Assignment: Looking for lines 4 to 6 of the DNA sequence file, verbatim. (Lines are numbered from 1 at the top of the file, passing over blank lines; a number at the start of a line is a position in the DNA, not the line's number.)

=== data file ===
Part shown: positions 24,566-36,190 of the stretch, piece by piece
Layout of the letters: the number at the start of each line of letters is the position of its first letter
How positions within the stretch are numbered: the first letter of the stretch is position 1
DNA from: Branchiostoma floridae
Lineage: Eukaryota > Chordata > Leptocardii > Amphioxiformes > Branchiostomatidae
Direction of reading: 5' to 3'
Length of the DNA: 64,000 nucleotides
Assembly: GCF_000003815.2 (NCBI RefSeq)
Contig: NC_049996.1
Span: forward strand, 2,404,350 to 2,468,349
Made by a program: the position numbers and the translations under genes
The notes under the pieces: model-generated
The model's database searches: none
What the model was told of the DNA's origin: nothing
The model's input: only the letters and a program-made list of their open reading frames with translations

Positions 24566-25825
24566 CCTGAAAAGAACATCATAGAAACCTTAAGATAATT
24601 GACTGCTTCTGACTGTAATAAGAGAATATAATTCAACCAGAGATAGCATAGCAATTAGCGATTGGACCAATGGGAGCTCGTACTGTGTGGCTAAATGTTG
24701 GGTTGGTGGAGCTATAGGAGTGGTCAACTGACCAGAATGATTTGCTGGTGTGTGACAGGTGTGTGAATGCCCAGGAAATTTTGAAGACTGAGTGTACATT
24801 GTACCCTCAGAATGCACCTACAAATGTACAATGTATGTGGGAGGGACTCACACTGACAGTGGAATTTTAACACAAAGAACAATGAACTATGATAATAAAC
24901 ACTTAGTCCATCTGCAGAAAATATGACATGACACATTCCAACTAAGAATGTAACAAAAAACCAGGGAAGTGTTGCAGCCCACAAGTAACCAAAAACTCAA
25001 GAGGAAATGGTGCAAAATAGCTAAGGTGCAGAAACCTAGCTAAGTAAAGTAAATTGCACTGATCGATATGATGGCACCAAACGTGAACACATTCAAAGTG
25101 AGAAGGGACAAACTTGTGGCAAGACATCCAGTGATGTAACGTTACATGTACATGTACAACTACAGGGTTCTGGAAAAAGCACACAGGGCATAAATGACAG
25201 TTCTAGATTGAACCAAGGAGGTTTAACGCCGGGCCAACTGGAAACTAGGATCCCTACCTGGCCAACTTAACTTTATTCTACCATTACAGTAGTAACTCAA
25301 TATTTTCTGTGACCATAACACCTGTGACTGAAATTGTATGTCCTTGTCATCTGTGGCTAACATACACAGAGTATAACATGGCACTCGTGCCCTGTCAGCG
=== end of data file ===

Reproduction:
DNA from: Branchiostoma floridae
Lineage: Eukaryota > Chordata > Leptocardii > Amphioxiformes > Branchiostomatidae
Direction of reading: 5' to 3'